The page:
Spatial Career Guide – 5 Key Skills for Future GIS Software Developers

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March 29, 2012 at 8:28 am  •  Posted in Business, Education, Geography by  •  44 Comments

Many, many folks in the GIS community find themselves in the software development universe and for good reason.  Software development makes for an interesting career, blending problem solving and creativity, and most software development jobs pay fairly well with opportunities for entrepreneurial adventures.  This is the path I took after finishing part of grad school and I have no regrets whatsoever.  I loved programming and developing software tools with GIS components.  Way back in the day I helped develop a map interface and GIS functionality (using VB and MapInfo’s MapX component) for a cool supply chain network design application called LogicNet.  My code stood the test of time for a few years after I left but it’s long since been rewritten and dramatically improved upon.  The product lives on and is now sold (for way too much money) by IBM’s supply chain application group.

This is my first post in a series on Spatial Careers.  If you’re currently a student in a geography department and you want to become a GIS software developer then this post is for you.  First of all you might be thinking – gee, maybe I should become a computer science major instead, right?  Well, if you’re a freshman and not too far down any particular path it’s not a bad option to go with a more recognizably technical degree and it will help you get a leg up for that first job.  But, I would encourage you to stay in the geography department while loading up on courses from computer science and other hard-core departments like physics, math and/or whatever interests you most.  No other department will teach you to think spatially and I think that’s probably the toughest skill to learn on the job.

The cool thing about software development is that after a few years in the work force no one will care about your major or where you earned your degree.  The only things that will matter will be:

  1. Can you write solid code?
  2. Are you good at solving challenging problems – technical and otherwise?
  3. Can you communicate effectively in both verbal and written forms?
  4. Are you able to establish and maintain productive working relationships with team members?
  5. Can you learn new technologies quickly?

If the answer is yes to all those questions you’ll have a great career whether you have a Master’s degree in Computer Science from Stanford or an Associate’s degree in Geography from San Joaquin Delta College.  Here are a few thoughts on each of these pieces.

(1) To learn how to write solid code it would be a good idea to take a core sequence in Computer Science.  Some combination of applied programming (with a popular language like C# or Java) and computer science theory would be good.  Ideally you’d also take more advanced courses on data structures and algorithms.  There are probably a few others I should mention but you can’t take everything.  In addition, you would do well to engage in some self-study to learn how to write solid industrial strength code.  Read Code Complete: A Practical Handbook of Software Construction or something similar and The Mythical Man-Month: Essays on Software Engineering, Anniversary Edition (2nd Edition).  Grab any O’Reilly book on a technology of interest.  Think of a simple project and then do it – it doesn’t have to be perfect but see it from start to finish.  If you need an idea I’ll be glad to put you to work.  Also, learn how to test your own work – this is important!  Quality Assurance is not an after-thought; it’s a critical part of software development and everyone is responsible.  Don’t be one of those programmers who writes quick and sloppy code and blames QA when bugs slip through the cracks.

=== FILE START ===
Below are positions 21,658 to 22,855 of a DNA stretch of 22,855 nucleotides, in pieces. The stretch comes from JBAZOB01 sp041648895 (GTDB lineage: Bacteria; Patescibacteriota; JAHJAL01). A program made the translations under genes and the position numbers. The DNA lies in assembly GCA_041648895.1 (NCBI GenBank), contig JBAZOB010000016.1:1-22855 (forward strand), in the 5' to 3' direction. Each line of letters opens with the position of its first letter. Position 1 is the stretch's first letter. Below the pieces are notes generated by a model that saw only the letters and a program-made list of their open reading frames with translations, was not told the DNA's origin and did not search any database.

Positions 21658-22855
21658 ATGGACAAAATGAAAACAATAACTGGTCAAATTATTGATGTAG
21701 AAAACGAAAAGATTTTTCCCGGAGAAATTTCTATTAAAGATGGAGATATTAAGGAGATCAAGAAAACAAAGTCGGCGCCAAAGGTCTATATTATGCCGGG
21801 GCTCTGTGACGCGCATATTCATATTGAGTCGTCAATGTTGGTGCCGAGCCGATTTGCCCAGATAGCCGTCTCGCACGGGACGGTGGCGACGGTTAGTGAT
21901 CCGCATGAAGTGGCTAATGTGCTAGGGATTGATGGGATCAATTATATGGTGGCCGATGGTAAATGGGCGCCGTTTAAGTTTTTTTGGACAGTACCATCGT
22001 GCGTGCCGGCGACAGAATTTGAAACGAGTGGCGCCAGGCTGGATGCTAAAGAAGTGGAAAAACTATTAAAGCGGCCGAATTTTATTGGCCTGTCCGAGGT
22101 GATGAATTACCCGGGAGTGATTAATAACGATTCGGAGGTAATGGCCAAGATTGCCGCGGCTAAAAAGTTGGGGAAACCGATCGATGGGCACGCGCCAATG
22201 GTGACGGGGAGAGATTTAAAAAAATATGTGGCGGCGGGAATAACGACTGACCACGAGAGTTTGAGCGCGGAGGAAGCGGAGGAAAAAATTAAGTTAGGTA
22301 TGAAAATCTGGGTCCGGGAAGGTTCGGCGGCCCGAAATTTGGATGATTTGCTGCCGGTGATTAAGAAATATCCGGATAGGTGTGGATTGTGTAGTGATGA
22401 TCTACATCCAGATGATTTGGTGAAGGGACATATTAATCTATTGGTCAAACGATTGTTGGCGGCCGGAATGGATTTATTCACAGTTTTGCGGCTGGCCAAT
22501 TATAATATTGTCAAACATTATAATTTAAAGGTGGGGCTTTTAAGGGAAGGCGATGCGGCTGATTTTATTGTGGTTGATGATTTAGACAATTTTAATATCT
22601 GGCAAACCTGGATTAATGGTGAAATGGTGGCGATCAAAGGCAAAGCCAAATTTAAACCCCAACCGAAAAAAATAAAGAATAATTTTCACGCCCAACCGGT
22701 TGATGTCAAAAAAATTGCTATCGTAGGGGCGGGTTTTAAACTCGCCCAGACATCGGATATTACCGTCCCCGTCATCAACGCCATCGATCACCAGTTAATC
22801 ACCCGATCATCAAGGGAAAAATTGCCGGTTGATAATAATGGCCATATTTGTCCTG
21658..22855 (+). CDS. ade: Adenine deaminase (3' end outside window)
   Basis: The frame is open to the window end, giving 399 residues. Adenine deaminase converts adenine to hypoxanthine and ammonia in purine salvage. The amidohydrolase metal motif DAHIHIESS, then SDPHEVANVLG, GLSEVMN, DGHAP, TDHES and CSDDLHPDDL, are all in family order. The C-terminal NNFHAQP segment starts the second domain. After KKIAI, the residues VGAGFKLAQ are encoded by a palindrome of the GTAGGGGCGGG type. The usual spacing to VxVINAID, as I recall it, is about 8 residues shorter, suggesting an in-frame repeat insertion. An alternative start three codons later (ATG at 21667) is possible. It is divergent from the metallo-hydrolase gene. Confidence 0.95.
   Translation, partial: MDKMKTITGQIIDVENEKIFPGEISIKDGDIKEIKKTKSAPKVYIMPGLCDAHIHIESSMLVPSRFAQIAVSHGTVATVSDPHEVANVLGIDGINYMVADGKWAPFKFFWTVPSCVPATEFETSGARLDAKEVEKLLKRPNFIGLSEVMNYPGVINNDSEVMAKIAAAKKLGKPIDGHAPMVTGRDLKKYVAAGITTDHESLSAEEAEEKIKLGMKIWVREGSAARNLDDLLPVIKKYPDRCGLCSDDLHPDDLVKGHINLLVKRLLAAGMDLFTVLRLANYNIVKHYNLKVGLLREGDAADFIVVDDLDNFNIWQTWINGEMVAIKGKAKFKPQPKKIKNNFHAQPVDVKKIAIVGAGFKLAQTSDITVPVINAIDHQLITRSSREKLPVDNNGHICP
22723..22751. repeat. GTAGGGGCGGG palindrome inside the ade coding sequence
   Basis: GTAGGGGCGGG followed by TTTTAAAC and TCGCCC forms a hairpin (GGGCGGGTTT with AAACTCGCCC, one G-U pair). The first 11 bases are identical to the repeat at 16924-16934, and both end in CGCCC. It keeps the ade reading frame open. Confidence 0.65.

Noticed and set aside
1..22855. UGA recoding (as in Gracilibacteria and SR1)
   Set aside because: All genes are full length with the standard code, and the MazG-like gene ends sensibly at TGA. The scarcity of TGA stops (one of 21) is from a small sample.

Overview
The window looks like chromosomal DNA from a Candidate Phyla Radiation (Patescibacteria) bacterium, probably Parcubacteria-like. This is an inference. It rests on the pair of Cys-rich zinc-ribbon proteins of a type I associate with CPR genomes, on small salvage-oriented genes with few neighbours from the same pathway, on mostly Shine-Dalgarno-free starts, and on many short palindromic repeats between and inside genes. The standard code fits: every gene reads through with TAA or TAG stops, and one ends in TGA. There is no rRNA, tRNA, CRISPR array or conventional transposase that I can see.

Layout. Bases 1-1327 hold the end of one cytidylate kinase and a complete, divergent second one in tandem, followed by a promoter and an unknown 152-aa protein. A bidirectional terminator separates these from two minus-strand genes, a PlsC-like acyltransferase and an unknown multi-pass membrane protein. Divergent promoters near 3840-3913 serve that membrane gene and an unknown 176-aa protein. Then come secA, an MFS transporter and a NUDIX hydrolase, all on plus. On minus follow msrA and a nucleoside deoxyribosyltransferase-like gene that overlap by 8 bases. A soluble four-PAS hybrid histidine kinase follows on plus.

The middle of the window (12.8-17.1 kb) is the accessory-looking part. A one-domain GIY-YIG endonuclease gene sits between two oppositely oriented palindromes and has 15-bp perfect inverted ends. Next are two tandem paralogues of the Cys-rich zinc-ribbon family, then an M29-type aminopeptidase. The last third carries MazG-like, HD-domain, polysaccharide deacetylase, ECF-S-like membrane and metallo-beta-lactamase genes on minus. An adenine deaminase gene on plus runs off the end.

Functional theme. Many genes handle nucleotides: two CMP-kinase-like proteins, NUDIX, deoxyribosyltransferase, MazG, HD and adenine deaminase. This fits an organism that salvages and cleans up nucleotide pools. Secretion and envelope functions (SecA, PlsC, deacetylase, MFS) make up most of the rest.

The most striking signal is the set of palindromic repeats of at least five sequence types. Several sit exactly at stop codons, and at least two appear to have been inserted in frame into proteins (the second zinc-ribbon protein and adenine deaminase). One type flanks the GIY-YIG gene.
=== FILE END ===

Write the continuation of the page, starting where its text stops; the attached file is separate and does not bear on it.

(2) For general problem solving, just take a wide variety of challenging courses.  For me, that meant taking lots of statistics including Applied Regression Analysis in the Business School and grad-level Econometrics in the Econ Department.  There were outstanding classes in the Geography Department – my favorite was Advanced Geographic Data Analysis - but sometimes it’s good to explore other fields.  Take courses that interest you and will provide you with a different perspective.  Don’t worry so much about how they will look on a transcript or whether or not they fulfill a graduation requirement.  I know it’s difficult to finish in 4 years (or 2 for a Master’s) and you want to be efficient but it’s too important for you to learn cool stuff while you have access to such a nice variety of brilliant minds and the time to explore.  [If you don't have time/money, get a job and go through school at a slower pace.  In many ways, I prefer this approach.]

(3) Write a lot.  Write to your parents and grandparents (more than just text messages or tweets), if you’re lucky enough to still have them in your life.  They will love you for it and it will be a good way for you to learn how to describe what you’re doing to people who may not be technical.  Communicate via email with your Professors and TAs.  Think of each email as an important business memo.  Start a blog and write about what you’re learning.  Send emails to interesting people and ask them questions about their work or for a brief phone call to discuss something that interests you.  Learn how to convince people to listen to your ideas with your writing.  Trust me – it will help no matter what you do or where you go.  Also, take opportunities to give presentations.  Volunteer to be the spokesperson for your class project or offer to give a guest lecture in a class.  Attend a conference and present a paper.  Learn how to deliver a presentation with PowerPoint.  Everyone does it in business, academics, you name it.  In person, via WebEx, over the phone.  All the time.  Learn to play the game.  If you want your brilliant ideas to be heard you have to be able to communicate.